And it doesn’t stop just at having the computer predict a fast setup. Other racing series have had complex telemetry that monitors what a driver does at the wheel and relays it to computers in the pits for years. Winston Cup team are finally catching up and while many such devices are illegal on race day they’re used in testing. Nowadays a driver might come in and say “I had it flat to the floor entering turn one…” at which point the team’s resident computer geek can tell him, “No, you didn’t either. You lifted to 89 percent throttle for .8643 seconds twenty-two feet before you reached the corner. The computer says you’re getting on the throttle too fast out of four, and making your entry too late into turn three. You’ll go faster if you do it this way.” At which point doubtless and older driver like Rusty Wallace (or Bill Elliott or Mark Martin, not to pick on Rusty) no doubt hollers “son, I been driving racecars since before you were a grin on your daddy’s face, and I know what I’m doing. I’ve won five races at this damn track and ain’t no computer going to tell me how to drive.” But if the driver would in fact take the computer’s advice he would in fact be faster. It hearkens back to the stormy early days of the relationship between crew chief Harry Hyde and his driver Tim Richmond. Harry told Tim he was attacking the corners too aggressively and he needed to ease up. “Ease up” wasn’t defined in Tim’s dictionary so Hyde called for an experiment. For fifty laps he allowed Tim to run just as hard and fast as he wanted to against the stopwatch. Of course lap times fell off as the tires wore down, but Tim was still mighty fast. They put new tires on the car, and Tim went back out and ran fifty laps driving the way Hyde said it should be done. And when a stunned Richmond saw how much faster he’d been doing it Harry’s way, he began to accept Hyde’s input. But that was crusty old Harry Hyde who’d been around since they invented mud giving the advice, not some bastard-cousin of a digital toaster oven, right? Some drivers will say so. The one’s finishing behind these young drivers who accept computers as normally being correct.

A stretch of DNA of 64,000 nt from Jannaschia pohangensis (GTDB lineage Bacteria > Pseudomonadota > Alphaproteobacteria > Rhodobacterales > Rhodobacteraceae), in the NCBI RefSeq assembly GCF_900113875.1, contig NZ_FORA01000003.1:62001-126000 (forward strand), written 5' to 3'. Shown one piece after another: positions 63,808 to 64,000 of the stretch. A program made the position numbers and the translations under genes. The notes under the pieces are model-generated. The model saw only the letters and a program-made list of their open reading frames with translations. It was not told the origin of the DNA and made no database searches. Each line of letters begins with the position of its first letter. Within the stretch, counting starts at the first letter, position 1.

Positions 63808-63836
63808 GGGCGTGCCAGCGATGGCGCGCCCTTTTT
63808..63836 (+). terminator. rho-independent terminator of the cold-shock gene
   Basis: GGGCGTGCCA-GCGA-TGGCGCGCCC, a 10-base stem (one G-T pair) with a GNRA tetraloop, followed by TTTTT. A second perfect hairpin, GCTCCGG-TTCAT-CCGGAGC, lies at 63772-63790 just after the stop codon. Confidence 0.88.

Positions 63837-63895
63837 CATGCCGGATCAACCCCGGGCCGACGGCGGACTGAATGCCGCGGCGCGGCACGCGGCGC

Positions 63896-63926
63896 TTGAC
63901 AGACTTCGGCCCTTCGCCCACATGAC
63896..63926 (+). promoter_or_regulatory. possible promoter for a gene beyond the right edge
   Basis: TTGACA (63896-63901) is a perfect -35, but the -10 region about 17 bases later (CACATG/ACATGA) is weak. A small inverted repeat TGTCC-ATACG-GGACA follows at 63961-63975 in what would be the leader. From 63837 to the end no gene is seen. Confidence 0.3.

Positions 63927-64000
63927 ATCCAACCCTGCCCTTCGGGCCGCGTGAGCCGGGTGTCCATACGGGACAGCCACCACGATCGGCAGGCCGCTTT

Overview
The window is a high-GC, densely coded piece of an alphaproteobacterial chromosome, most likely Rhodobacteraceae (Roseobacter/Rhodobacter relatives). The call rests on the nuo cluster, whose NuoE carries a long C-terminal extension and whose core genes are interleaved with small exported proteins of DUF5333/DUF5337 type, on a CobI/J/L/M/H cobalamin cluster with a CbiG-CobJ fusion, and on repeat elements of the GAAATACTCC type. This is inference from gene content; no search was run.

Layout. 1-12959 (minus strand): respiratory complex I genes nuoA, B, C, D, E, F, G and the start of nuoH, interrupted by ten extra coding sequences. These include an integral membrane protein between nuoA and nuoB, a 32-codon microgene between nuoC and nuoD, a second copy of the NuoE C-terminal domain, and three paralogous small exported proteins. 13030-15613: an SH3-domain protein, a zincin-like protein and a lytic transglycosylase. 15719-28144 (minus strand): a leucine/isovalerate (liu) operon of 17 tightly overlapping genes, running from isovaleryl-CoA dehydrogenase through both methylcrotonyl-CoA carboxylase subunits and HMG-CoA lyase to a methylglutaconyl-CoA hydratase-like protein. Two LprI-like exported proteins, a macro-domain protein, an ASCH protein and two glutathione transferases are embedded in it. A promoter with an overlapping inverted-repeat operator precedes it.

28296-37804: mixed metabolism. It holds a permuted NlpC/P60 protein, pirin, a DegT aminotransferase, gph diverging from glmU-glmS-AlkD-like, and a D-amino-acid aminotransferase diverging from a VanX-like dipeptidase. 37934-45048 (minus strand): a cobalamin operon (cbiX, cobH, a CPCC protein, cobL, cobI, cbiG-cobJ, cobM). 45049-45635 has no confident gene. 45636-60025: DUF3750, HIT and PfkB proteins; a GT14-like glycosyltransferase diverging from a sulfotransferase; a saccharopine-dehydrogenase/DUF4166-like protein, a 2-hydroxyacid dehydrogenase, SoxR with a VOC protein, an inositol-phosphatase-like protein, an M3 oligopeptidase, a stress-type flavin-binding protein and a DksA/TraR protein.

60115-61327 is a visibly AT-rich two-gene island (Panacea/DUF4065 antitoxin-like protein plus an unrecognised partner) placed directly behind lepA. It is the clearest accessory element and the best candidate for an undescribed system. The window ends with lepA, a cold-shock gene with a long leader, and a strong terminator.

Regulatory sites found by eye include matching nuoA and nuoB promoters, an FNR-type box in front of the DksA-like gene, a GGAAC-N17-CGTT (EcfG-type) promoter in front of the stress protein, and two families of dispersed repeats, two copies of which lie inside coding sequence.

There was a time when fast cars and computers had little to do with one another. Nowadays the late model and import guys are out there tuning their cars with a laptop computer instead of an open end wrench. For us old guys whose backs get a little sore changing the jets on a Holley these days it looks tempting to be able to perform the same function with a keyboard inside the car, but the price for these fuel injection systems for V8s is set high enough to make sure those who can afford them are the computer guys making all the money who know what to do with them. Yep, the world has turned so upside down the computer guys even have faster cars than the gearheads these days. Like I said, the war is over and we lost. Bill Gates gives away more money in a year than Rusty Wallace has earned in his career. So my advice to Mr. Wallace as he starts down the road to becoming computer literate; as John Paul Jones (the dude from Led Zep not the naval guy) once played, “There’s still time to change the road you’re on.” Oh, and if you get an error message that ends with “Press any key to continue” don’t waste a lot of time looking for the “any” key. Just use the “enter” key at the bottom right hand side of your keyboard. Why that one? Cause usually you can brush it with your thumb while grabbing your beer.